Assisted by the widespread use of smartphones, 24 percent of 13- to 17-year-olds are online “almost constantly,” according to a new report from the Pew Research Center. In addition, according to the Teens, Social Media & Technology Overview 2015, 93 percent of people in this age group use the Internet daily, enabled largely by the convenience of smartphones.
A great deal of activity includes the use of social media sites and texting apps; 91 percent of teen cellphone owners use text messaging—either directly through their mobile phones or through an app. Thirty-three percent of teenagers use messaging apps like Kik, WhatsApp or Facebook’s Messenger.
The Pew study also found:
- While 30 percent of these teens have or have access to a smartphone, another 30 percent have a basic phone and 12 percent don’t have a cellphone of any type.
- African-American teens are more likely to have smartphones than those of other races—85 percent compared with 71 percent of both Hispanic and white teenagers.
- 91 percent of teens go online from mobile devices at least occasionally; among those, 94 percent go online daily or more often. Sixty-eight percent of those without mobile phones access the Internet daily.
- In addition to texting, a great deal of teens’ online activity occurs on social networking sites. The Pew report states that Facebook remains the most used social media site among American teens between the ages of 13 and 17, with 71 percent of all teens using the site. Half of teens use Instagram, and 4 in 10 use Snapchat.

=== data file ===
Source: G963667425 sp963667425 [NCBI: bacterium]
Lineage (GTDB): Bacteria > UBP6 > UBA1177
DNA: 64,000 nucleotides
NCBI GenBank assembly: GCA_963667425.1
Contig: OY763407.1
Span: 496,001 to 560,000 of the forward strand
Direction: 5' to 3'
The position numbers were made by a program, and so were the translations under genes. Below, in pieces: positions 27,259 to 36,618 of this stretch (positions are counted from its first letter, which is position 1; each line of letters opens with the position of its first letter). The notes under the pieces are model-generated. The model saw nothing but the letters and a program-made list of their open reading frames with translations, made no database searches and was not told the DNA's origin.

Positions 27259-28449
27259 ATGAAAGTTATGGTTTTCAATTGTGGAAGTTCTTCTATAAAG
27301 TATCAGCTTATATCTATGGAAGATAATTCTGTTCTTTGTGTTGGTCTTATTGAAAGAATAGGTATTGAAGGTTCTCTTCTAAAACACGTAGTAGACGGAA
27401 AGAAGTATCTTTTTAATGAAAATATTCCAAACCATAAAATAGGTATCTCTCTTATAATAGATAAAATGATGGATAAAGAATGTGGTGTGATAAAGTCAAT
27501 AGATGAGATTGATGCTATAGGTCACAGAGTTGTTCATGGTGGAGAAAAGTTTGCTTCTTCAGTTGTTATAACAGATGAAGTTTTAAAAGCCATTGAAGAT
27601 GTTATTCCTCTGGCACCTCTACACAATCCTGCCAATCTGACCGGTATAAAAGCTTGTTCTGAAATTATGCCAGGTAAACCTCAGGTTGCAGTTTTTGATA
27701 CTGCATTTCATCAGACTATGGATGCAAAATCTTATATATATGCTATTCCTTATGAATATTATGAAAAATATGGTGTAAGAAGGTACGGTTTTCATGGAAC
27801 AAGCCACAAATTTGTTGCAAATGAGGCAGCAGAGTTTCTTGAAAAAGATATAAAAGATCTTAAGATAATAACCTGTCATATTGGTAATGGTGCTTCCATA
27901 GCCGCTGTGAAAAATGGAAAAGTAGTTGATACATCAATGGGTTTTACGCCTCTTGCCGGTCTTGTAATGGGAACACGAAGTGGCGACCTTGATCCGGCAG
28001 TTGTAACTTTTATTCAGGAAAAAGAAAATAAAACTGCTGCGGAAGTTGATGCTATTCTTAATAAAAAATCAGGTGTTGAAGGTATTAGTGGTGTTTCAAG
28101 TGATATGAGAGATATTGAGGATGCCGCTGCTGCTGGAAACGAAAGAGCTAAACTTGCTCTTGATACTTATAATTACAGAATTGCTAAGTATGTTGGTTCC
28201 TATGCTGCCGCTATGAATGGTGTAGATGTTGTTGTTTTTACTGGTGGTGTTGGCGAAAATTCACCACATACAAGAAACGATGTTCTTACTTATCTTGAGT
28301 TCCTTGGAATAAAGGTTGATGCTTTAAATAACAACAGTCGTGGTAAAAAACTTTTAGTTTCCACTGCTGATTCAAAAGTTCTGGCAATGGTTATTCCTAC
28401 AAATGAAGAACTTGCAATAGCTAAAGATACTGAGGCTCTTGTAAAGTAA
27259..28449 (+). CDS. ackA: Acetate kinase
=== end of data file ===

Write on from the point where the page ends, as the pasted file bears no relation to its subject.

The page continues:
- According to Pew, 71 percent of teens use more than one social media site.
Safety programs must adapt with the times. Experts contend it’s acceptable for younger employees to communicate via messaging—text, Snapchat, Facebook's Messenger, WhatsApp—or send some work e-mails on their phone.
In addition to communicating in the way these teens prefer, employers can enjoy cost savings from embracing the “bring your own device” (BYOD) to work trend.
“Companies can save $300 to $1,000 an employee per year by utilizing the communication platform (phone, tablet, and laptop) that the employee already has, according to the Cisco IBSG Horizons Study.
Mobile messaging is electronic communication that cuts past the clutter of e-mail -- use it as a monthly reminder for wellness, training and company updates.
Still, younger workers will need training in time management. Employers will need to convey, for example, that “If you have a deadline, everything else gets shut off—everything is a distraction and nothing else matters.”
Future workers will need to learn to focus by disconnecting from e-mail, the Internet and the telephone and by eliminating other distractions.
Source; Aliah D. Wright is an online editor/manager for SHRM and author of “A Necessary Evil: Managing Employee Activity on Facebook, Twitter, LinkedIn … and the Hundreds of Other Social Media Sites”(SHRM, 2013).